Das Williams
Paul Wellman

More than two years of public debate peaked Tuesday afternoon as the Santa Barbara County Board of Supervisors weighed in decisively on the always-contentious issue of short-term rentals (STRs). On the table was a recommendation by county staffers with the Long Range Planning Division to permit STRs in commercial zones where other transient lodging is already allowed but ban them from residential neighborhoods, where homeowners — with assistance from Airbnb, VRBO, and other online platforms — can lucratively rent their properties to out-of-towners for stays of fewer than 31 days. The burgeoning cottage industry, which has brought in roughly $1.8 million in transient occupancy taxes to county coffers this year, has also disrupted once-peaceful family neighborhoods and cut into Santa Barbara’s notoriously limited vacancies for long-term renters.

“It’s clear that [STRs] have conflicted with our housing market,” said 1st District Supervisor Das William, one of three casting the majority vote in favor of a ban. “Our community is desperate for more housing. That’s been my driving concern.” Joining Williams, 2nd District Supervisor Janet Wolf stressed the importance of maintaining the integrity of existing zoning, which designates residential areas apart from zones that permit motels and bed-and-breakfast inns.

Supervisors wrangled openly about the details of so-called homestays, during which a homeowner living onsite markets extra bedrooms as short-term rentals. Proponents have long contended that troubles associated with parking and parties are nonexistent when an STR provider lives on the advertised property. Detractors reiterated complications associated with enforcement. Said 5th District Supervisor Steve Lavagnino: “We can’t even enforce our ban on [cultivating] a Class I narcotic that’s [prohibited] by the federal government.”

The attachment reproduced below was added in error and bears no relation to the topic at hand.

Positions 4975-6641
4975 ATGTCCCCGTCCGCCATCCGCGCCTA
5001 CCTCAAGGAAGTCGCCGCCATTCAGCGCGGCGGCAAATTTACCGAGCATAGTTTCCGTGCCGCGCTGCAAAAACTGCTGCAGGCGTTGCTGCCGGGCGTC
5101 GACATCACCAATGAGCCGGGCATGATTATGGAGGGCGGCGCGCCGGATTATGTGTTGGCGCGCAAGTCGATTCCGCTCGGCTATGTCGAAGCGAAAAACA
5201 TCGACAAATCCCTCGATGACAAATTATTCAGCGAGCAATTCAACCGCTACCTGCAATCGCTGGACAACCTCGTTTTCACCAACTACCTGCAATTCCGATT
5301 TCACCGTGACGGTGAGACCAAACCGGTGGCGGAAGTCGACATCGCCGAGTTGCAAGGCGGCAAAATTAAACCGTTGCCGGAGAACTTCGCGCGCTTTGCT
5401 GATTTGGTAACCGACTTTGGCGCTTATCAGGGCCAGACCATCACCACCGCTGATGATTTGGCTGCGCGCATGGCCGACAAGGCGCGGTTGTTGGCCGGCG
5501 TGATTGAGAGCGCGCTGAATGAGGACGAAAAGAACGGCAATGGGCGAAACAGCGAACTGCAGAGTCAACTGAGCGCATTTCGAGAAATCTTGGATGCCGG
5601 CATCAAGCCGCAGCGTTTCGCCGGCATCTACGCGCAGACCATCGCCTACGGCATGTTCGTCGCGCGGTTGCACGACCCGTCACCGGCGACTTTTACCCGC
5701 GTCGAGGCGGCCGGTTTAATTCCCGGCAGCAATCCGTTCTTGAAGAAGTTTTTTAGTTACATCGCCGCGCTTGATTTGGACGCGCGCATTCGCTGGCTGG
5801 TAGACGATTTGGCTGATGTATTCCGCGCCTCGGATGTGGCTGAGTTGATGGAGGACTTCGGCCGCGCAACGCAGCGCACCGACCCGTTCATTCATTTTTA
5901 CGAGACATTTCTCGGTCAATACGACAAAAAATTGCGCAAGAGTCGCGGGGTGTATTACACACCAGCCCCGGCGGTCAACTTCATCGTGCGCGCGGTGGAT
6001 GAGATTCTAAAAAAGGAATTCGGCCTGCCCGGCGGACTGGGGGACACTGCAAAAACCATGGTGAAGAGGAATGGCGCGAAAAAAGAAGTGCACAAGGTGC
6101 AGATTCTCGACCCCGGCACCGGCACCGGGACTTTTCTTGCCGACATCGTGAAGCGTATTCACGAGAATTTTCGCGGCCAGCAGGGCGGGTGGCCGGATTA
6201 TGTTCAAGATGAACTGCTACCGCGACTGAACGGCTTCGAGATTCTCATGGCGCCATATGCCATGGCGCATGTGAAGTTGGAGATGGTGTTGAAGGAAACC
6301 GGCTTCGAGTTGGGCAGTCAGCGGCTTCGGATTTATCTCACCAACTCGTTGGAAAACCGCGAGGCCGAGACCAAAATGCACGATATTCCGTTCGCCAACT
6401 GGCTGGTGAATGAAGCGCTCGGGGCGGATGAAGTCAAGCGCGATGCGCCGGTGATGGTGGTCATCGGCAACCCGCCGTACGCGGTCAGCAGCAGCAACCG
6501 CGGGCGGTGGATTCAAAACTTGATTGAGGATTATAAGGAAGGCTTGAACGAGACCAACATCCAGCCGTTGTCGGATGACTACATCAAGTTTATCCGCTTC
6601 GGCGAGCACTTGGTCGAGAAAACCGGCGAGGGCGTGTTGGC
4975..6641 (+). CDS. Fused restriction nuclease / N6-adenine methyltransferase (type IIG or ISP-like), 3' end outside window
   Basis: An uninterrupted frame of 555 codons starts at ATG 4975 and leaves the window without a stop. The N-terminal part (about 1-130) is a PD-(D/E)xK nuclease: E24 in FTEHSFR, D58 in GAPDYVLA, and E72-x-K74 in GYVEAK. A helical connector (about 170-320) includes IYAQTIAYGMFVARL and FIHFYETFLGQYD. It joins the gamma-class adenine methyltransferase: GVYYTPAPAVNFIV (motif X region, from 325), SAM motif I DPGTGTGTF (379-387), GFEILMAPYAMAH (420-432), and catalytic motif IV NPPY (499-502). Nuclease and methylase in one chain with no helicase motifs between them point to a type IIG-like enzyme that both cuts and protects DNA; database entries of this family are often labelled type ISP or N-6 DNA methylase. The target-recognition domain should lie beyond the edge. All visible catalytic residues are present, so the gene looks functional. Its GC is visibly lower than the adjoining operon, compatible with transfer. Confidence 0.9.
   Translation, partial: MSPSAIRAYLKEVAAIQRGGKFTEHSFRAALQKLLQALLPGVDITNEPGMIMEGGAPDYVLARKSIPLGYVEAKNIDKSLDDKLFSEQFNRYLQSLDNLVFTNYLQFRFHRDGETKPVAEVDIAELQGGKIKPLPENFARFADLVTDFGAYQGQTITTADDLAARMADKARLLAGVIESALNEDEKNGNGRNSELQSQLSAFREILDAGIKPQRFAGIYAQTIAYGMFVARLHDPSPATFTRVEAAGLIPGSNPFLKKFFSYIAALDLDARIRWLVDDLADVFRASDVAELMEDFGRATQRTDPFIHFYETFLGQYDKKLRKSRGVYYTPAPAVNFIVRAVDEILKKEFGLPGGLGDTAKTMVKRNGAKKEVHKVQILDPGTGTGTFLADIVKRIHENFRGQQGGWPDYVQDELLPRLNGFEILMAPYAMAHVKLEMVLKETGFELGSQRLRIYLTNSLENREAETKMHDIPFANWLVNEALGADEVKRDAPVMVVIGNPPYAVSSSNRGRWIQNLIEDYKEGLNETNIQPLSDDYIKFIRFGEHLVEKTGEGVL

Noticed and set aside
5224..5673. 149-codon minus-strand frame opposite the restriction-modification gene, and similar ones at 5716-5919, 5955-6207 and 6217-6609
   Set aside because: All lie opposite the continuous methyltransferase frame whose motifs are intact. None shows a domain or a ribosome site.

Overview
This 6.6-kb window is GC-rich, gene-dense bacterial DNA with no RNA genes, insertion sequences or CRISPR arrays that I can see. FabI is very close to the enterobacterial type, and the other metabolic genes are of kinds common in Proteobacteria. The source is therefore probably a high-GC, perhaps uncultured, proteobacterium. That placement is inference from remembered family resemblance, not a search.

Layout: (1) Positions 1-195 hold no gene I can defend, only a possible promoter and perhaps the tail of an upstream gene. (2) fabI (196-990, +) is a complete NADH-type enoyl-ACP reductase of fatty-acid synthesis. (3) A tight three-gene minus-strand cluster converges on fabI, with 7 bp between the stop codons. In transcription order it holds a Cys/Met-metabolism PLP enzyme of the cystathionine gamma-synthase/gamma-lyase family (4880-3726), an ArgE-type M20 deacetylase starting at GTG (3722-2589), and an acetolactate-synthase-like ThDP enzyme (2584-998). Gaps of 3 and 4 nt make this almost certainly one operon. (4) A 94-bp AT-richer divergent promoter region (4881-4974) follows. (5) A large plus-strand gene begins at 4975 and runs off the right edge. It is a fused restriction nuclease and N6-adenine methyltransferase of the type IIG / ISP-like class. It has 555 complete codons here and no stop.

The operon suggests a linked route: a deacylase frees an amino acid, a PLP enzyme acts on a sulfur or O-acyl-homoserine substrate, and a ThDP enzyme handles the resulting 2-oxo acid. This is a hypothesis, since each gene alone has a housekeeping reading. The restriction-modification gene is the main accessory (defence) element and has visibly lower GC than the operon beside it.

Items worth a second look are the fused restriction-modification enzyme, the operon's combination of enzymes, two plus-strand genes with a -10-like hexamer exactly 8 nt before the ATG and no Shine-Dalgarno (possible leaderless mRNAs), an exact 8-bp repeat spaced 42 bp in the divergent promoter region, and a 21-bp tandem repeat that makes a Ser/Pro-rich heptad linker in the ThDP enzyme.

“I’m taking this personally,” Lavagnino added, explaining that he was part of an effort to pass Measure B last fall, which bumped transient-occupancy tax (TOT) from 10 to 12 percent. “And now we’re voting to kick away $1.8 million [in TOT]. This is the first time we’ve looked at a revenue source and said we don’t want it anymore. And we’ll pay extra money [on enforcement] to ensure that we don’t collect it. The frustrating part about it is that you are still going to have your noisy neighbor.”

“This will be impossible to enforce,” added 4th District Supervisor Peter Adam, who sided with Lavagnino in voting against the ban. “You’re going to see some really creative evasions.”

Staffers proposed that homestays be limited to three bedrooms per property and operate under a revocable permit issued only to a homeowner who can prove — with utility bills, for example — that the homestay in question is indeed his or her primary residence. However, a long-term tenant, in place of the owner, can serve as the homestay host and can live in a guest house — or in today’s hot-topic parlance, an ADU, or auxiliary dwelling unit — detached from the primary residence. The county is also going to require STRs to abide by a nuisance plan that’ll include a 24/7 complaint hotline and an increase in enforcement staff that would work weekends, as well. Multiple offenders would lose their permit, and only one homestay permit would be issued to a property owner, even if that person owns several properties.

Supervisors also voted in favor of essentially grandfathering in STRs in the Miramar Beach area and expanding that exception eastward to include oceanfront neighborhoods along Padaro and Santa Claus lanes, between Summerland and Carpinteria, where STRs have been a historic use. County staffers will also be hammering out the details of allowing homestays on larger agricultural parcels, so long as the business has a so-called farmstay component that requires guest to interact in some fashion with the ranch or farming operations. A finalization of the effort is expected sometime in December.


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